Channel 4 privatisation risks ‘negative impact' on content, says chief executive

The Government has been consulting on plans to privatise the channel.

The privatisation of Channel 4 risks having a “negative impact on the types of content” produced by the channel, its chief executive has said.

Alex Mahon said shows such It’s A Sin, the TV film Help, the Paralympics and a Dispatches special about sexual abuse by serving police officers would not be aired by commercially minded streaming giants.

She singled out South Korean Netflix drama Squid Game – in which cash-strapped contestants compete in deadly children’s games for a prize – as the kind of content privately owned competitors were making.

House of Lords Communications and Digital Committee�s inquiry into the future of Channel 4
Baron Grade of Yarmouth (House of Lords/PA)

The Government has been consulting on plans to privatise Channel 4, which could be sold off to a private buyer.

Ms Mahon told the House of Lords Communications and Digital Committee: “There is a real risk that if a private owner came in they would be naturally minded to maximise profit and that would have a negative impact on the types of content.

“It would have a negative impact on the production sector, as we have talked about.

“We have got to be clear about that because it impacts (small companies) and it impacts out-of-London producers.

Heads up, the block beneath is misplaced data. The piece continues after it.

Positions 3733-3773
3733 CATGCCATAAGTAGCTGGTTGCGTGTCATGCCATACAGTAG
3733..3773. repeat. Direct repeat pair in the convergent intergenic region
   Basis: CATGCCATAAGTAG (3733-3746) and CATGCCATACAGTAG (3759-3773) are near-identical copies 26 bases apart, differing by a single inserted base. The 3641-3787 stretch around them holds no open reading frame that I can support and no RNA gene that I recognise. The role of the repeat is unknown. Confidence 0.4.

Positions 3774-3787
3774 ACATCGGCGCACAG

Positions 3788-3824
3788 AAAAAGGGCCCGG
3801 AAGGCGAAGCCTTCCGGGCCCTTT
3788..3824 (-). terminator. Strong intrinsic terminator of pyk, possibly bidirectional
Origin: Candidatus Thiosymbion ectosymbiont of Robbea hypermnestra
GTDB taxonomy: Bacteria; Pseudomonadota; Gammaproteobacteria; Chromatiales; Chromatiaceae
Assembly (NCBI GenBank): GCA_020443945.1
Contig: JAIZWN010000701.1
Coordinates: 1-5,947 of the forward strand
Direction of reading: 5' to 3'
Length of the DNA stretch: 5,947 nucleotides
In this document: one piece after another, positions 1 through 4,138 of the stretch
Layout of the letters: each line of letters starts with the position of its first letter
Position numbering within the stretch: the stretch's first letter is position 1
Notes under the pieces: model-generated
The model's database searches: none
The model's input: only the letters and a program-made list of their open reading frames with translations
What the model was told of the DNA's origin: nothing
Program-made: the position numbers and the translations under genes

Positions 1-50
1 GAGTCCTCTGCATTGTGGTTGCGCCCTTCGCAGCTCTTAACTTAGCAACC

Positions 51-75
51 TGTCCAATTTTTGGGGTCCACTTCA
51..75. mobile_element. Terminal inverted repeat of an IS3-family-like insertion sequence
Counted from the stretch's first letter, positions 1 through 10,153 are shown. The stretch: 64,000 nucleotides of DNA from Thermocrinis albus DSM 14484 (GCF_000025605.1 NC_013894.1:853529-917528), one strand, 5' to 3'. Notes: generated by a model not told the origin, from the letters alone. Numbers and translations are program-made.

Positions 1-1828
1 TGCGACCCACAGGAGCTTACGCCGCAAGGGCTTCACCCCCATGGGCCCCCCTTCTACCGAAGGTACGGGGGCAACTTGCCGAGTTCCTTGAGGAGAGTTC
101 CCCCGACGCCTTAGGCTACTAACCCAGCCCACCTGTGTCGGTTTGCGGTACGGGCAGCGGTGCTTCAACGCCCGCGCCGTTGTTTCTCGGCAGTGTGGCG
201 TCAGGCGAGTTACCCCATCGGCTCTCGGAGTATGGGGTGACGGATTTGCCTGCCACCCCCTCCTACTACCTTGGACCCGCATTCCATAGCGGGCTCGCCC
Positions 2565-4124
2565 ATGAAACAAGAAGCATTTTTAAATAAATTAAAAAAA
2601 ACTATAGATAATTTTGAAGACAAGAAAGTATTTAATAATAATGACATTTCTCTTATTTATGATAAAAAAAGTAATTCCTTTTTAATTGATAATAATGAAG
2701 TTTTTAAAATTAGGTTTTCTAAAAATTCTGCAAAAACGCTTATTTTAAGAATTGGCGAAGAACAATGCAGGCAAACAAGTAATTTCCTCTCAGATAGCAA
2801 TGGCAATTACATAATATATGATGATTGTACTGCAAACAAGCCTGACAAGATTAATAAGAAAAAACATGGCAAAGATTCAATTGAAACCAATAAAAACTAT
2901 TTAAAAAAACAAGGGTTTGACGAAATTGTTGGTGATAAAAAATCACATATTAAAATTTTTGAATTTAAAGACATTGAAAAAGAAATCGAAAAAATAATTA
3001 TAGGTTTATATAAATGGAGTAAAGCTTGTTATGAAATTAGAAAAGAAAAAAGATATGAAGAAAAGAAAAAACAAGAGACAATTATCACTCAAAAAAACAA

“We have been clear there will be a real risk of impacting our work in the regions, which we have only just started in – we have only just opened our big office in Leeds – and particularly on bringing young people into the sector.”

Speaking about Channel 4’s slate of programmes, she added: “I don’t believe that Netflix would be making those pieces.

“Squid Games is very good. It is very uplifting to see 250 people killed in the first episode. But they are not really focusing on the things that we are, like those kind of… documentaries about stop and search or things that are going on in our country. And that is important.

“We have in our response (to the consultation) tried to focus on what the risks are in the choice that was laid out, not other things. But we would always welcome those discussions.”

Baron Grade of Yarmouth, who was chief executive between 1988 and 1997, said “the status quo is not an option” and action is needed before the channel “succumbs to the inevitable decline”.

He added: “The world has changed. The arguments for the status quo are backwards-looking. They look back to an age of huge government intervention.

“Channel 4 started as the only buyer of independent production and it was the mother and father of the independent sector, which is one of the great success stories of the British creative industry.”

Noting that Channel 4 is no longer the only buyer of independent productions, he said: “Channel 4 needs to do what every other free-to-air advertiser-supported business is doing, which is to own its own IP and to be able to gain scale.

“Everything in the Channel 4 constitution presently is against that and therefore it will, in my view, in a very short time really begin to struggle.”

Lord Grade said he was proud of his role in Channel 4’s history but its current remit was like a “straitjacket” in today’s media landscape.

He said: “I am proud of the part I played in the history of Channel 4. The history is important – and it is a product of its history – but it is history, folks. It is backward-looking.

“We have got to look forward to the next 10 to 20 years and try and preserve as much British broadcasting as we possibly can and protect it as best we can.

“But that doesn’t mean the same straitjacket remit – not programme remit but corporate remit – that Channel 4 has today, which is 30 years out of date now.”

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